Recent health care reforms in England, combined with financial austerity, have accelerated both corporatization and commercialization in the English National Health Service (NHS) and this has encouraged greater public sector entrepreneurialism (PSE). We advance this argument by examining the meaning and experience of corporatization in this sector, illustrating our argument with qualitative data from a specialist hospital at the forefront of this trend. We demonstrate how the policy and practice of corporatization is entangled with increased commercialism and how this shapes more entrepreneurial conduct from staff. Framed in terms of the recursive relationship between organizational dynamics and individual behaviours, we focus empirically upon the shifting epistemic boundaries associated with increased corporatization, describing the dissonant effects of these shifts upon individuals, their attempts to compartmentalize, and the ethical dilemmas that result. Through this case we draw conclusions about the emerging impact of corporatization, commercialization and public sector entrepreneurialism across public services.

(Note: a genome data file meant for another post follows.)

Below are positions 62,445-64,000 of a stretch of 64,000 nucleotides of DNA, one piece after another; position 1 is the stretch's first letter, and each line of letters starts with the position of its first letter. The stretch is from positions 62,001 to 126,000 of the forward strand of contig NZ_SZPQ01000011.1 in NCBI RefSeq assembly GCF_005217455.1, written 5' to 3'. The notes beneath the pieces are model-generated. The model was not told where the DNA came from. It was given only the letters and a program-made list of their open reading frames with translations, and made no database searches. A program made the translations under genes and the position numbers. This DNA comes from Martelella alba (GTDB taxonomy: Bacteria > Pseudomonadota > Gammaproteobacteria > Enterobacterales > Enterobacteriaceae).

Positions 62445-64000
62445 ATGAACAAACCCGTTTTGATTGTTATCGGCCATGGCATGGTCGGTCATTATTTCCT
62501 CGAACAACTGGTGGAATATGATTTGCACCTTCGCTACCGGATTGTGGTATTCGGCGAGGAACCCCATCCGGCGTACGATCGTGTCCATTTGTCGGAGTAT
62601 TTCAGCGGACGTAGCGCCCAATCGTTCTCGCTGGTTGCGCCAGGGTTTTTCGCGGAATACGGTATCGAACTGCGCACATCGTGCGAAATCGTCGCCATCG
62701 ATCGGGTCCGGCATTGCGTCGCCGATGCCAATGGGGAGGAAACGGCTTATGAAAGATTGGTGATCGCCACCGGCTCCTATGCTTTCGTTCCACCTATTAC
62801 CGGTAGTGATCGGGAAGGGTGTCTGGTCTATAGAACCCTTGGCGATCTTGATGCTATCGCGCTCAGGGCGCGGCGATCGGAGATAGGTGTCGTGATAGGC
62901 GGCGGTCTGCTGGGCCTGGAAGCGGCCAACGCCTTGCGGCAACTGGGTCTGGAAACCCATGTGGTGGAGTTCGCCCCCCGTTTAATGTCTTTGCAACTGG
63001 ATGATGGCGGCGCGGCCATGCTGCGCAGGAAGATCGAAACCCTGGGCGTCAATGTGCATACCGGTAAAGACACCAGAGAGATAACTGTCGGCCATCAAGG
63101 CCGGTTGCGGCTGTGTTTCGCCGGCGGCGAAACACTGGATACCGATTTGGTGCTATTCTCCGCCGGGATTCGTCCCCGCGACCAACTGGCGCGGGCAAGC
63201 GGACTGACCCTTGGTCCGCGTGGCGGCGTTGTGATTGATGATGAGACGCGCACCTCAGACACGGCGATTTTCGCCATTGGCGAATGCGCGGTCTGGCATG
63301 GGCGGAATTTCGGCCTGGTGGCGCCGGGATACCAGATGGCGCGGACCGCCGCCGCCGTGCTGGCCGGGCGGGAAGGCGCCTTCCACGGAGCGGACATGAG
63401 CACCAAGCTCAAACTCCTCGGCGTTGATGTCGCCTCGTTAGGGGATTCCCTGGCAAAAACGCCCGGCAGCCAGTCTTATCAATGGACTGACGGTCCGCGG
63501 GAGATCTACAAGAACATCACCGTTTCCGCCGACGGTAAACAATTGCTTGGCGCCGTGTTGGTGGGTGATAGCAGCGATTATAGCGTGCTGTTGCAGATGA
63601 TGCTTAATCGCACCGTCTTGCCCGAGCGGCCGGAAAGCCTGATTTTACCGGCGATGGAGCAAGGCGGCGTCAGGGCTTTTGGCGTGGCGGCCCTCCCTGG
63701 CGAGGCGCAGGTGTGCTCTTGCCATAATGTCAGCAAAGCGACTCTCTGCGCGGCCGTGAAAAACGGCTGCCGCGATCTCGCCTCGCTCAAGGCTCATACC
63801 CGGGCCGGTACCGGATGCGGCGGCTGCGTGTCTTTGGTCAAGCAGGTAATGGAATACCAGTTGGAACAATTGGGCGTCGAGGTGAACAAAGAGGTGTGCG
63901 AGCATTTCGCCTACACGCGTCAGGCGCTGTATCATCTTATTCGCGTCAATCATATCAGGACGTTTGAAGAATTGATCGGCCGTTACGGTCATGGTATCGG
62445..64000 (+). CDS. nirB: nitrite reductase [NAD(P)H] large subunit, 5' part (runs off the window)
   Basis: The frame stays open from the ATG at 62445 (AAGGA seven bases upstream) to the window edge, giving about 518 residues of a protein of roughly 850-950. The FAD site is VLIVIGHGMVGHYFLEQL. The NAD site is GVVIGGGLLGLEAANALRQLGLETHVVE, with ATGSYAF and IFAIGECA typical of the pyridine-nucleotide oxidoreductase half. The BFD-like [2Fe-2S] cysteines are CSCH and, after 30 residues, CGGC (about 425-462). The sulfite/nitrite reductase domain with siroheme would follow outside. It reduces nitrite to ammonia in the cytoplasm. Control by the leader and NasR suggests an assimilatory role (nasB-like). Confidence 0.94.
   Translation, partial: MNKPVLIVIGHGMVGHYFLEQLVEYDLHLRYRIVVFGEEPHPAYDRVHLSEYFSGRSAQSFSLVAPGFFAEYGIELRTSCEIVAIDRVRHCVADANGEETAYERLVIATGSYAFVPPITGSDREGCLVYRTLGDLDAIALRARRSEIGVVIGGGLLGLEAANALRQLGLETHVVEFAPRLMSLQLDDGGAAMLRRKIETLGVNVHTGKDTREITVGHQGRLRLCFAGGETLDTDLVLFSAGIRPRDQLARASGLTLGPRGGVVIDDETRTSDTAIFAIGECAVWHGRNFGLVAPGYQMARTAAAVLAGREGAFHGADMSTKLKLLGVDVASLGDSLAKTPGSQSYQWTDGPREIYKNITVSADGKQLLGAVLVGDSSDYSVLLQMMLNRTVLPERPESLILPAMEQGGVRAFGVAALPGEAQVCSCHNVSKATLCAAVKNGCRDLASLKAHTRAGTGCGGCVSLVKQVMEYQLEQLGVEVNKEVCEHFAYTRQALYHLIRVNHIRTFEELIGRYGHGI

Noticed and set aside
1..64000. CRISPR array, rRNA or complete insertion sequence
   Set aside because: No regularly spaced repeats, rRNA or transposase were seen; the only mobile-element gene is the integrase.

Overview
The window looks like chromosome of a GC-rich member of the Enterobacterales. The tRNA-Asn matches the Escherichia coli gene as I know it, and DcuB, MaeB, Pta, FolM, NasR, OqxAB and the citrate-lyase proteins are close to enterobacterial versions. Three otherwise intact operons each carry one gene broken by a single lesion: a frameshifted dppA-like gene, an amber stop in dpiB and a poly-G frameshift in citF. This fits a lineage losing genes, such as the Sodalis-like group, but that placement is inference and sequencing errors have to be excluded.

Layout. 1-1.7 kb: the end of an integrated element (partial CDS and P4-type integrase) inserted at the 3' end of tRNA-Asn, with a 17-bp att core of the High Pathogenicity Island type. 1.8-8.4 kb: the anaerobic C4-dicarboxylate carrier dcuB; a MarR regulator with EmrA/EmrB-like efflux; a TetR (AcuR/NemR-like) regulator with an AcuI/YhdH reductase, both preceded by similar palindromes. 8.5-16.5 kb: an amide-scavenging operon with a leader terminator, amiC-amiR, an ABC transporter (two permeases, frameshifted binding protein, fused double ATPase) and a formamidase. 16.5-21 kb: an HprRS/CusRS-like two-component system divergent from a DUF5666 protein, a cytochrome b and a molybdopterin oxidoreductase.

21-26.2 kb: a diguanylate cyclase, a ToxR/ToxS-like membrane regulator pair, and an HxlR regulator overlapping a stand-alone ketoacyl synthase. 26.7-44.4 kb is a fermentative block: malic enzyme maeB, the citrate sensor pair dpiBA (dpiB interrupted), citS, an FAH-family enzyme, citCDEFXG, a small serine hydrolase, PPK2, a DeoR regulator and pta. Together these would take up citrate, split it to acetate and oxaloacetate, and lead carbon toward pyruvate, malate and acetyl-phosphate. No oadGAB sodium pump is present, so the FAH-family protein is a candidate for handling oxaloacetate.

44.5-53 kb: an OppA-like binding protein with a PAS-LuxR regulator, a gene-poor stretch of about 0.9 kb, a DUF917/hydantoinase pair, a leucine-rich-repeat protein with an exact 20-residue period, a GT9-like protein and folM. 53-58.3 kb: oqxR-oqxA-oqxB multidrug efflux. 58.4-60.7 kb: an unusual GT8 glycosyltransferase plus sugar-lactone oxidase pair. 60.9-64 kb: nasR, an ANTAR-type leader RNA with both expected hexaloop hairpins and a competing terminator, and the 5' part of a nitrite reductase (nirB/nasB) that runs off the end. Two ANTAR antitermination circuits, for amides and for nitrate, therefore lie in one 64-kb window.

|Number of pages||17|
|Publication status||Published - 7 Jun 2022|
- Corporatization; Commercialism; Entrepreneurialism; Healthcare management; Qualitative research